Federal Job ClassificationComparison of Job Content With Grades Assigned in Selected Occupations Gao ID: GGD-96-20 November 6, 1995
Over the years, many studies have suggested that women and minorities are paid less than men and nonminorities who work comparable jobs. These observations have raised questions about whether the federal government's classification systems result in lower grades being assigned to jobs in occupations with large number of females or minorities. GAO examined the relationship between job content and grades assigned using the Fact Evaluation System and found differences in the grading of positions in occupations with high representations of women or minorities. The National Performance Review and other studies suggest that classification systems should be abandoned in favor or more flexible, broad-banded systems. GAO suggest that policymakers closely monitor any new systems to ensure that (1) unintended disparities are identified and corrected and (2) the national policy underlying the existing classification system--that jobs be classified so that pay is equal for substantially equal work--is being satisfactorily achieved.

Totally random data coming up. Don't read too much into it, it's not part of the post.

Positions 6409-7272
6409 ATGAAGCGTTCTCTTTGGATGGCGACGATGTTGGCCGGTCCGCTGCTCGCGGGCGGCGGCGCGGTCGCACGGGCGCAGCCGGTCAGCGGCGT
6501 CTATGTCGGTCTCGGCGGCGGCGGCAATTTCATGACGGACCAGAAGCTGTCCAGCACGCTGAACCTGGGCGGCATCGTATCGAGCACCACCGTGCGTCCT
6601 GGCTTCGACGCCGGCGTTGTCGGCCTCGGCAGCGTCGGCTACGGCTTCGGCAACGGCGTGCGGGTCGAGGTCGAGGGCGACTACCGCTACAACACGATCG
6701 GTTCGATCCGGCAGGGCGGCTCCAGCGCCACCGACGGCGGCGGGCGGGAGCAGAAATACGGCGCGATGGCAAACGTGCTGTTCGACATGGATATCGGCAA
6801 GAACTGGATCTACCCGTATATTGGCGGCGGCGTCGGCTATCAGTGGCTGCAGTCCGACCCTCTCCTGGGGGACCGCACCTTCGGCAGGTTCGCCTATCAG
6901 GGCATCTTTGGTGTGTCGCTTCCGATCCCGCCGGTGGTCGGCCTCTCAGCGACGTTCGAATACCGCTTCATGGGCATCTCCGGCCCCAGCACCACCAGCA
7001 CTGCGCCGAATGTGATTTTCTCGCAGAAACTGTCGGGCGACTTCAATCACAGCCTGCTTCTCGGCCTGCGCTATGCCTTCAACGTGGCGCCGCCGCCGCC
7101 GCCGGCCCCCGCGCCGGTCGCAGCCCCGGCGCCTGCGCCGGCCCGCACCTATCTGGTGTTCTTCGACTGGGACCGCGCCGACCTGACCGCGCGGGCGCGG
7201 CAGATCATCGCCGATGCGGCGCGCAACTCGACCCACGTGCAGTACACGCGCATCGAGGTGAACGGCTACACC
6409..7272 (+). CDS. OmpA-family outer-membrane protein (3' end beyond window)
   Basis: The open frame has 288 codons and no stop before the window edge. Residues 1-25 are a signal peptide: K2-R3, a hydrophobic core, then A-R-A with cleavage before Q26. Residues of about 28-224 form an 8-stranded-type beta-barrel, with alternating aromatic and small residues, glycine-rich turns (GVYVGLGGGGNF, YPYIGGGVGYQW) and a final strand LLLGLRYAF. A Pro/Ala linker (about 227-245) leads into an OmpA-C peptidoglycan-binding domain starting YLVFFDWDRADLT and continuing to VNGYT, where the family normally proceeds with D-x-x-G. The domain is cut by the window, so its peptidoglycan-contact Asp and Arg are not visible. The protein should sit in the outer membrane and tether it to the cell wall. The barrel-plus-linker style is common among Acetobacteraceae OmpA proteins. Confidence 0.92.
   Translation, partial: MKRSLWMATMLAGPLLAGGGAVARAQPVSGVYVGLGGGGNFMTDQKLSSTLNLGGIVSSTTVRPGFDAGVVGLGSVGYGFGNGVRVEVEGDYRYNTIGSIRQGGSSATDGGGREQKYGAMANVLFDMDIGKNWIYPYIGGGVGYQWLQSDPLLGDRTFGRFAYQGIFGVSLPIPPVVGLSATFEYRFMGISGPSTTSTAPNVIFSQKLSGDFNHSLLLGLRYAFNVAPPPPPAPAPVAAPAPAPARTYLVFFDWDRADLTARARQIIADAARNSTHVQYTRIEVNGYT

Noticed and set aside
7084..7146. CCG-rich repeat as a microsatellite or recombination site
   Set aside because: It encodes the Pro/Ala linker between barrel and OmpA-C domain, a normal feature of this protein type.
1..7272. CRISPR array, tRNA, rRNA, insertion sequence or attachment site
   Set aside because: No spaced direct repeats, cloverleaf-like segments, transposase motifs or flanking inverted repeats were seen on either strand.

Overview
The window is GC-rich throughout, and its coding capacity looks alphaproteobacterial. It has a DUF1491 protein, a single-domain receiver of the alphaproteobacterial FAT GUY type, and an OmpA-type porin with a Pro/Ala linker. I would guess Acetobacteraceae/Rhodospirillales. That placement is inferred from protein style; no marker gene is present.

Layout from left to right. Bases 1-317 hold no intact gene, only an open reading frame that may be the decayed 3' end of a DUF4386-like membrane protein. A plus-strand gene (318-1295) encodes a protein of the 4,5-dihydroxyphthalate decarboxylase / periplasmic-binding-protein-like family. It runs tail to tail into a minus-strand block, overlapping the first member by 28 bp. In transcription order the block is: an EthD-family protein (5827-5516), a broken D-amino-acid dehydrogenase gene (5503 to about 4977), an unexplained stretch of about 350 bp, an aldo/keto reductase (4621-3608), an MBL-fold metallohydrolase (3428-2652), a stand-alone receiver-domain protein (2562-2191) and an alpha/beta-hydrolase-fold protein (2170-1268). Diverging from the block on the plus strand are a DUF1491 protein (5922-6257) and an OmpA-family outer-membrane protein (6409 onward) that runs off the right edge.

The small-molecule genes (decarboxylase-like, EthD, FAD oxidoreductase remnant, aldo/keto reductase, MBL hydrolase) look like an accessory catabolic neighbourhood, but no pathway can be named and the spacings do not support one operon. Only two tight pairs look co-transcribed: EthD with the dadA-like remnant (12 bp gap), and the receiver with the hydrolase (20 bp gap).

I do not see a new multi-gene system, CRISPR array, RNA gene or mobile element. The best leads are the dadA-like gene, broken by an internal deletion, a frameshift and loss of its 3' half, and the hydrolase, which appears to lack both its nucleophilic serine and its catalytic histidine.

GAO found that: (1) the difference between actual GS grades and the grades based on job content under FES was directly related to female and minority representation in nonsupervisory positions reviewed; (2) the likelihood of a position being overgraded increased as the incumbents' GS grades increased, but there was no correlation between undergrading and GS grades; (3) occupations with high female representation were more likely to be undergraded than those occupations with medium or low female representation; (4) occupations with high minority representation were more likely to be overgraded than those occupations with medium or low minority representation; (5) classification experts believed that FES did not place sufficient value on the physical demands and working conditions of certain specialist occupations with high minority representation, which caused them to be overgraded on a strict FES basis; (6) private sector wage levels may have resulted in overgraded positions in computer-related occupations; (7) the Office of Personnel Management (OPM) needs to monitor its development of a new federal job classification system to ensure that disparities are identified and addressed; and (8) OPM has established a new oversight office which will conduct a governmentwide classification study.